“After 60 years I’m still doing it with my hands. I cut the steel. I weld it. I put it together,” said Mark di Suvero over the phone. Speaking of working in steel for the past six decades, he states, “You have to go with it — when you’re working. It’s like the grain of wood. It goes one way; if you try to plane it in the wrong way it doesn’t work.”
If you’ve been in Chelsea lately you’ve probably noticed the brightly colored steel sculpture on 11th avenue between 25th and 26th streets. The work, installed in a vacant lot, elegantly covered in pea gravel, soars 50 feet into the air. The bright cadmium red against the brick-and-glass backdrop of the city brilliantly shocks the eye. The tripod-shaped I-beam structure, “Hugs” (2011), is di Suvero’s latest massive sculptural installation for Paula Cooper in celebration of the gallery’s 50th anniversary, and in collaboration with the Moinian Group and Alex Brotmann Art Advisory. The work also honors di Suvero’s history with Cooper; they began working together in 1965 at Park Place Gallery.
“What art can do for a community is incredible,” di Suvero told me from his California studio. He emphasized the need to make art accessible to the public. Scale has in many ways informed the placement of his work in outdoor environments, but it is also the artist’s preference. “My problem is the scale that I like, that I feel is the right scale for human beings — with the sky and building and clouds around, it unifies everything — doesn’t fit inside.” While museums are public institutions, they often create an unseen barrier between the viewer and the work; many people choose not to go to museums because of the cost or the perception that museums are irrelevant to them. But if the work is outside, people will see it.
“Anesthetic” is how di Suvero describes the barriers placed between the viewer and art at museums. “You got to stand in line to get a ticket; it stops your instant feeling of how the sky is blue.” For him, the satisfaction of relocating art outdoors far exceeded his desire to place it in an institution. In fact, there is only one di Suvero in the world that resides indoors, at a shopping mall in Dallas, Texas opened by the late Raymond Nasher. “I think that he [Nasher] was a very dedicated man, and has done really wonderful things for Texas, and for Dallas,” he explained. “He changed the view of what art was for Texas. Before that it was just country western and boots or something,” he added in a playful tone.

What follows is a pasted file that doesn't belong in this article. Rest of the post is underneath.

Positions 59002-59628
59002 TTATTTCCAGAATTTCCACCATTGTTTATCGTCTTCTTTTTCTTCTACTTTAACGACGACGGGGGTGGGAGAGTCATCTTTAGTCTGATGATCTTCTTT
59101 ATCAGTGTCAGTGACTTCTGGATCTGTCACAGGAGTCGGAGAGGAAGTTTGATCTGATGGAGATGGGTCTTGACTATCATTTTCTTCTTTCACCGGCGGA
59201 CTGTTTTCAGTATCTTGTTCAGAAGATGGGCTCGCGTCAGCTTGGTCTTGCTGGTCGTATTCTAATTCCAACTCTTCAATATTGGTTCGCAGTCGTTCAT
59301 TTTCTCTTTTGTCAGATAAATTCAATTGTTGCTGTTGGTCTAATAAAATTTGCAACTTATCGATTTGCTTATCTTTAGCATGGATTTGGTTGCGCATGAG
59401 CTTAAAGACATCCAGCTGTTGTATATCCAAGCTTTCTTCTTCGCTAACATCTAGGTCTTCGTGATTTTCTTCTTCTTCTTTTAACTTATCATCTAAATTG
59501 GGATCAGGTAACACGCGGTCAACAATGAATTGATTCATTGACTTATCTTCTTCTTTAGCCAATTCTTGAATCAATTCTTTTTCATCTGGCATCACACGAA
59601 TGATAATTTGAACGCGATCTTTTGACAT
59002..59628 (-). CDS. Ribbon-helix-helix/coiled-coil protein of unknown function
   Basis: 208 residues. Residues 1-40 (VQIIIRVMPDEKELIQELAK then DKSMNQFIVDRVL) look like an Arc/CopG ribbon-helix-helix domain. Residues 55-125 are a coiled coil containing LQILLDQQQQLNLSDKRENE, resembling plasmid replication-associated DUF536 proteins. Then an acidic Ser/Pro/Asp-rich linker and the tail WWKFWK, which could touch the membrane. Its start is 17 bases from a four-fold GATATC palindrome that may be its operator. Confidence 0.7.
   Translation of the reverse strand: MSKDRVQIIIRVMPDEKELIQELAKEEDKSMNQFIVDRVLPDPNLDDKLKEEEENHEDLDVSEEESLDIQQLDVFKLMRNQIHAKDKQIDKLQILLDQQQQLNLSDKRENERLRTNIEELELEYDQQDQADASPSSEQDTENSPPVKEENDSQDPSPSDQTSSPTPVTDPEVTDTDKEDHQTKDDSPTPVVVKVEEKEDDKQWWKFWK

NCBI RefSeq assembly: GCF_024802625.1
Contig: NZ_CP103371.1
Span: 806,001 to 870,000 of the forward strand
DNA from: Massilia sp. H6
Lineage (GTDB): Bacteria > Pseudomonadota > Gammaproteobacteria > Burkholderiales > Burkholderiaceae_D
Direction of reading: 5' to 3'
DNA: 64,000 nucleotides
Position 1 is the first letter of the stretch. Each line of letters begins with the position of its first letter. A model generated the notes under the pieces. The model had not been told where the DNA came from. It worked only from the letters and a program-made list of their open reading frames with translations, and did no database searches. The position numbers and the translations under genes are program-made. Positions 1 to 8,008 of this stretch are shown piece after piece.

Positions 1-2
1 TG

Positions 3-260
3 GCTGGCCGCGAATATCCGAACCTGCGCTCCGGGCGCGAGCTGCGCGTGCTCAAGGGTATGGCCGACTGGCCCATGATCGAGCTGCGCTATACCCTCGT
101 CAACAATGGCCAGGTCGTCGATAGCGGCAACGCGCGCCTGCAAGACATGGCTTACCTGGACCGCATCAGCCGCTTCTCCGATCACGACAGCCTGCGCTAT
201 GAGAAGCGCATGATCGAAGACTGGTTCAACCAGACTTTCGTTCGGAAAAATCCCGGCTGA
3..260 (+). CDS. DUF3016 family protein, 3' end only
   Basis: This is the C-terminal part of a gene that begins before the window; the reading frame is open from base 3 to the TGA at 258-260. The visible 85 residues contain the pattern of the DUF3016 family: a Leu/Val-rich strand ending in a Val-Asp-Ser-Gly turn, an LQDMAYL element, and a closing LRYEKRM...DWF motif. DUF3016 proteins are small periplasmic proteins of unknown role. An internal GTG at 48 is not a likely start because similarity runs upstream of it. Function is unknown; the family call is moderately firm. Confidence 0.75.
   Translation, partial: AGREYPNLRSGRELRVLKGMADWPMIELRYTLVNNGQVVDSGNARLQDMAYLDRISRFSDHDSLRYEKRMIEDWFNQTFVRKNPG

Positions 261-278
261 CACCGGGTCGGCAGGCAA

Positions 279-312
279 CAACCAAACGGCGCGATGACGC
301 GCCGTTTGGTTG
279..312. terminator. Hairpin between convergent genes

Di Suvero’s journey to art has had its harrowing moments. He was in a near fatal accident in 1960 that resulted in a year-long hospitalization and residual paralysis. The need to create partly emerged from this experience, as well as a formative encounter in his youth. Born in Shanghai, China, in 1933, the son of a naval attaché for the Italian government, his family immigrated to San Francisco in 1941 after the outbreak of World War II. As an immigrant in the 1940s, he met an artist who deeply impacted him. “I was taught by a woman who ran a children’s arts and crafts [program] in San Francisco, and we as immigrants — we lived in her basement,” he shared. “She told me, ‘Mark you read too many books,’” and she urged him to start using his hands and making things. “You have people who come into your life and they say one thing or do one thing and it changes your whole life,” he added. Needless to say, di Suvero did start working with his hands; his relationship with art spans from his sculpture to his love of classical music to his still-intense affair with the written word. “We are surrounded by symbolic structures,” he told me. “Many things people just take for granted. They don’t stop to think about the amazing things that language does — transferring your unity to someone else.”
During the 2011 Occupy Wall Street movement at Zuccotti Park, where di Suvero’s “Joie de Vivre” sculpture resides, the work became a symbol of corporate greed — corporations buy art, place it in public spaces, and write off their cost. Occupiers referred to the sculpture as the “weird red thing.” During this time, Di Suvero remained conspicuously silent on the matter. Over the phone, I asked him why. He replied by alluding to how times have changed since he first came to New York in 1957. “It was such a different world then,” he said. “Now the influence of money has been just [something] I find very negative. Although I live by it, I have to have income in order [to keep] everything working, it is not the rule. … People and money have done something with the art since the ’60s that is just, how can I put it, it is a very difficult relationship.”
Perhaps, by putting his work outside, di Suvero inadvertently put this “very different relationship” into relief. While art might have an intended meaning or framework around it for the viewer to engage with, art is also a mirror — it reflects the experience of the viewer, who will often project onto the art. At its best, public art does a service to a community, it can inspire a new conversation, or be a space in which people are moved to create call to action. There is less control over how people will interact with public art than with work installed in a museum or gallery. There is a freeness there, an ability to ambulate and move around it and breathe with the work, and that is what continues its relevance.
Hugs continues at 220 11th Avenue, Manhattan through February 28.
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